Sushi lives at the Uganda Wildlife Education Centre in Entebbe and was rescued by their team after locals set fire to the wetlands. Our Drive 4 Wildlife project will help to rescue animals such as these and the vehicle we are sending out to Uganda will help to also protect them in the wild.
The shoebill (Balaeniceps rex) also known as whalehead, whale-headed stork, or shoe-billed stork, is a very large stork-like bird. It derives its name from its enormous shoe-shaped bill. It has a somewhat stork-like overall form and has previously been classified with the storks in the order Ciconiiformes based on this morphology. However, genetic evidence places it with the Pelecaniformes. The adult is mainly grey while the juveniles are browner. It lives in tropical east Africa in large swamps from South Sudan to Zambia.
Status and conservation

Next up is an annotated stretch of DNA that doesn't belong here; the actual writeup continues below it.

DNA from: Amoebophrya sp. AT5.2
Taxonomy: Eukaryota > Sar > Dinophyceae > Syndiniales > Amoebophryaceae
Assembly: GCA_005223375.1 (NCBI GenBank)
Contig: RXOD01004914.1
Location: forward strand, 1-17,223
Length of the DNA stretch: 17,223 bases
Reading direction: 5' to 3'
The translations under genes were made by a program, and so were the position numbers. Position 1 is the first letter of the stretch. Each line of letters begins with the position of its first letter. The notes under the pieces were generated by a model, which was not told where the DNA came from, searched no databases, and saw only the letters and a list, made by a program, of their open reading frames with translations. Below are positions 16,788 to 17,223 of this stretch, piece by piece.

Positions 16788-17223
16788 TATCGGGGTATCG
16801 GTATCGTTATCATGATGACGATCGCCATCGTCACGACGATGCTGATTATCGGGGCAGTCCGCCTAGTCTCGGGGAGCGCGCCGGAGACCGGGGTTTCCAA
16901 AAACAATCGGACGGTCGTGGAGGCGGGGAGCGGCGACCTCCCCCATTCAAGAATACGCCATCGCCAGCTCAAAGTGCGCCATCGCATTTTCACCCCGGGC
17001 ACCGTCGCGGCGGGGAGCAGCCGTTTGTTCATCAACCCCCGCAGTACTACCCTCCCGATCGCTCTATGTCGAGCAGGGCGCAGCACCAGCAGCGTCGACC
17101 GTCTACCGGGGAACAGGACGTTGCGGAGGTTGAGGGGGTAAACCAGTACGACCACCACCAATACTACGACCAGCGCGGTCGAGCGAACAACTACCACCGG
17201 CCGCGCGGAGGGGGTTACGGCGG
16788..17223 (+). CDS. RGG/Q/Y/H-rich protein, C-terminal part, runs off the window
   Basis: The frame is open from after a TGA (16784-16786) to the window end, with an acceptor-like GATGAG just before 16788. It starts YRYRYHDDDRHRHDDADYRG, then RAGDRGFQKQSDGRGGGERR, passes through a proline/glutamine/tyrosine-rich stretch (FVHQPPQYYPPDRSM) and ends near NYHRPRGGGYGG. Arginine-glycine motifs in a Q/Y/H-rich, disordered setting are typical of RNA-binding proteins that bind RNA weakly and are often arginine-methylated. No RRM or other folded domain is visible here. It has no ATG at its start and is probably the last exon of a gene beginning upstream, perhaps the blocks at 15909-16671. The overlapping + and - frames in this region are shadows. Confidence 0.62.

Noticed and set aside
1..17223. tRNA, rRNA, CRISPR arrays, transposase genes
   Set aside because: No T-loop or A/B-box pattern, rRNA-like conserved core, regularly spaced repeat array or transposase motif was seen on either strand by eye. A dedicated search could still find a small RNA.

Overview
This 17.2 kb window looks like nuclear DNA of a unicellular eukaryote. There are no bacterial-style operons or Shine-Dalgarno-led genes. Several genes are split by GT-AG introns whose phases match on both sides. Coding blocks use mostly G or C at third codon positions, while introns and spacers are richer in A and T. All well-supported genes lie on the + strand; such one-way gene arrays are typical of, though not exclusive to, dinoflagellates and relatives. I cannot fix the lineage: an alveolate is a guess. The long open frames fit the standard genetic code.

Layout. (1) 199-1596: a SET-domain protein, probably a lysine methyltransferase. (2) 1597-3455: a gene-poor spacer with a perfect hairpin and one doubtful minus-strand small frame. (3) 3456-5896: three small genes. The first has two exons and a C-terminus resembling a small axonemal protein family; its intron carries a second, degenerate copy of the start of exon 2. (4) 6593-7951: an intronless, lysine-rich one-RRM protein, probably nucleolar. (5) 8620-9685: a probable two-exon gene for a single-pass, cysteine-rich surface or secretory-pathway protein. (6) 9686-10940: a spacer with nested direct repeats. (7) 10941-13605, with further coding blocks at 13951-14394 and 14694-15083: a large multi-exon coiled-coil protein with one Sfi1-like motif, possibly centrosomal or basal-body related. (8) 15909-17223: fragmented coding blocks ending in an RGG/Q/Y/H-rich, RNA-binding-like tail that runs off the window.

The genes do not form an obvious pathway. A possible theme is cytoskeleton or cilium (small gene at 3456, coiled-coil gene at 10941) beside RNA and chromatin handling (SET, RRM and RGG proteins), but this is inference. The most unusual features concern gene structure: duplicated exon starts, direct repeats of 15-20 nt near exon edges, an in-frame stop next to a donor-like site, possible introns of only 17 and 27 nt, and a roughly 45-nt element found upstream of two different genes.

The population is estimated at between 5,000 and 8,000 individuals, the majority of which live in swamps in South Sudan, Uganda, eastern Democratic Republic of the Congo, and Zambia. There is also a viable population in the Malagarasi wetlands in Tanzania. BirdLife International has classified it as Vulnerable with the main threats being habitat destruction, disturbance and hunting. The bird is listed under Appendix II of the Convention on International Trade in Endangered Species of Wild Fauna and Flora (CITES). Habitat destruction and degradation, hunting, disturbance and illegal capture are all contributing factors to the decline of this species. Agriculture cultivation and pasture for cattle have also caused significant habitat loss. Indigenous communities that surround Shoebill habitats capture their eggs and chicks for human consumption and for trade. Frequent fires in southern Sudan and deliberate fires for grazing access contribute to habitat loss. Lastly, swamps in Sudan are being drained for construction of a nearby canal that allows for artificial control of nearby waterways.
Relationship to humans
This species is considered to be one of the five most desirable birds in Africa by birdwatchers. They are docile with humans and show no threatening behavior. Researchers were able to observe a bird on its nest at a close distance (within 2 meters (6 ft 7 in).
Read more here: Shoebill – Wikipedia